|Born: May 15, 1923 in New York, New York|
|Died: October 1, 2004 (at age 81) in San Antonio, Texas|
|Style: Fashion, portrait photographer|
Richard Avedon is considered to be one of the more influential photographers of the late 20th century. When he died, his obituary stated that he helped define the image, style and culture of America for the last 50 years.
Early Life and Education
Richard Avedon was born in New York in 1923. Through his days in high school, he was a prize winning poet and he showed talent in the arts. In 1942, however, he dropped out of high school and joined the Merchant Marines’ photography branch.
In 1944, Avedon left the Merchant Marines and went to study under Alexey Brodovitch in the New School for Social Research in New York City. Brodovitch was the art director at Harper’s Bazaar. In his time there, Avedon formed a close relationship with Brodovitch and within a year, Avedon was hired as a photographer for the magazine.
Richard spent some years photographing daily life in New York City. While editor Carmel Snow covered the runway shows, Richard had the task of staging photographs of models while they wore new fashions out in the city.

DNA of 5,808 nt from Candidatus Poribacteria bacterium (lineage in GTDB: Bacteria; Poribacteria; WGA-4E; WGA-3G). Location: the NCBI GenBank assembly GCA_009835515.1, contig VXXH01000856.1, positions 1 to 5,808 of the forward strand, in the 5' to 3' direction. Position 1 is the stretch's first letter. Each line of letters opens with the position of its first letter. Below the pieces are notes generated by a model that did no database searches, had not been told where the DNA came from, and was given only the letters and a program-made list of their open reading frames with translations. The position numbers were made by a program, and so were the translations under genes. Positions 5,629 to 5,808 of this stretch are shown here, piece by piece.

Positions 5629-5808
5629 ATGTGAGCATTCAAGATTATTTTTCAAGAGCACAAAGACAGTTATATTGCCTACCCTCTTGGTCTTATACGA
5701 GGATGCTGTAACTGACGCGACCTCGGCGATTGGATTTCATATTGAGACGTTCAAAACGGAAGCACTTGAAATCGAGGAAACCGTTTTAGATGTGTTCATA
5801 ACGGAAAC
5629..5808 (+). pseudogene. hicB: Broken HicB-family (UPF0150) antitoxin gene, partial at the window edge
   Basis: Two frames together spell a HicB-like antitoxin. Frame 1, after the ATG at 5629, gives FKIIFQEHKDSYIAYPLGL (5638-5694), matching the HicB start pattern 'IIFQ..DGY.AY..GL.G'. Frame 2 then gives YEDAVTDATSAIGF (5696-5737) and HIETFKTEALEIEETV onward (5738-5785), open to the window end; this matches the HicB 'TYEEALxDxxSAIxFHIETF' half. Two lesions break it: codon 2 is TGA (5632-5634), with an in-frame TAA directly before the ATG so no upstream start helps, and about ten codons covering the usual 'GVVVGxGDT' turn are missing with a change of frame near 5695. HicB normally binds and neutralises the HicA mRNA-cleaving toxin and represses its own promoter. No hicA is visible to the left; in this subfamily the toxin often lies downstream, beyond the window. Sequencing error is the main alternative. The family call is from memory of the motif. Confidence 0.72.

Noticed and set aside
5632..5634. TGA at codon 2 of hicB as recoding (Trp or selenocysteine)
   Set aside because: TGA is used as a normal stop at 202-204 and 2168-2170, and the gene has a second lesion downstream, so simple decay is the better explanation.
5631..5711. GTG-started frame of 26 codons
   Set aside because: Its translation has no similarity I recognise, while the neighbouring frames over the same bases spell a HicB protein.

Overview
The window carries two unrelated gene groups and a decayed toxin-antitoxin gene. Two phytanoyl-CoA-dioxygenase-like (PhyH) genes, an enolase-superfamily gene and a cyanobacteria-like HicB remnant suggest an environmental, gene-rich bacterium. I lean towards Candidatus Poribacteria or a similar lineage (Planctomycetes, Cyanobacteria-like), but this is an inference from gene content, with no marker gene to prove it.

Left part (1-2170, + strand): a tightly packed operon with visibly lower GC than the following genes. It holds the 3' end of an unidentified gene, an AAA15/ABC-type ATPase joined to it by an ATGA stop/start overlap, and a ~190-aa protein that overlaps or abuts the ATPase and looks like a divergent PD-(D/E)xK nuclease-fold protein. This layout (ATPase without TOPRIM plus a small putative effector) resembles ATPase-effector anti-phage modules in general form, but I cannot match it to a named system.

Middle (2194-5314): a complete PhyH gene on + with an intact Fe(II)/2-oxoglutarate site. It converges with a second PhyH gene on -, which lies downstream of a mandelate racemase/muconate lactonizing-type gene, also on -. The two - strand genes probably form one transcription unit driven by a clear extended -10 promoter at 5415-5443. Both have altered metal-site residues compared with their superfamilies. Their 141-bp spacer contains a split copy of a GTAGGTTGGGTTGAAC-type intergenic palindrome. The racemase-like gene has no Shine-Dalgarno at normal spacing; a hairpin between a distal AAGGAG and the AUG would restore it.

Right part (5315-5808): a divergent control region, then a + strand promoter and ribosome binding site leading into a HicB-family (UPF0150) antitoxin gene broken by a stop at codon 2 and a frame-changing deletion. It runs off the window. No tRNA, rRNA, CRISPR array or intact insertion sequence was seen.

He created beautiful and elegant black and white photographs in real life settings, such as in Paris’ cabarets, streetcars, and cafes. Avedon changed the conventional mold where models had to show indifference. He encouraged the models to laugh, play in the rain, embrace athletes and show other emotions. This is what made his photography unique at that time.
Highlights and Achievements
In 1959, Avedon published a book of photography entitled Observations with text by Truman Capote. In 1963, he took photographs of the Civil Rights Movement that was happening in the South. He then collaborated with James Baldwin on the book Nothing Personal. He left Harper’s Bazaar and became a staff photographer at Vogue.
During the early 1960s and 1970s, Avedon also photographed antiwar protesters in the United States, military leaders, and the war victims in Vietnam. He even documented the night West and East Berlin become one. In 1992, he became the first staff photographer for the The New Yorker.
In his career, Avedon has had many exhibitions in prestigious museums, including the Museum of Modern Art in New York, the Metropolitan Museum of Art in New York, and also the Whitney Museum of America, also in New York. He has also been honored as a straight photographer and he has authored nine books, including The Sixties, Alice in Wonderland, Evidence, In the American West and others.
Personal Life and Death
In 1944, Avedon married a model who was professionally known as Doe Avedon. After five years of marriage, they divorced. In 1951, he married Evelyn Franklin, but they also divorced.
Hollywood presented a musical entitled Funny Face in his honor in which Fred Astaire starred as the fashion photographer, Dick Avery.
In September of 2004, Avedon suffered a brain hemorrhage while in San Antonio, Texas. He was shooting an assignment entitled On Democracy for The New Yorker. The project focused on the 2004 US presidential elections and featured portraits of delegates and candidates. He later died on October 1 while still in San Antonio.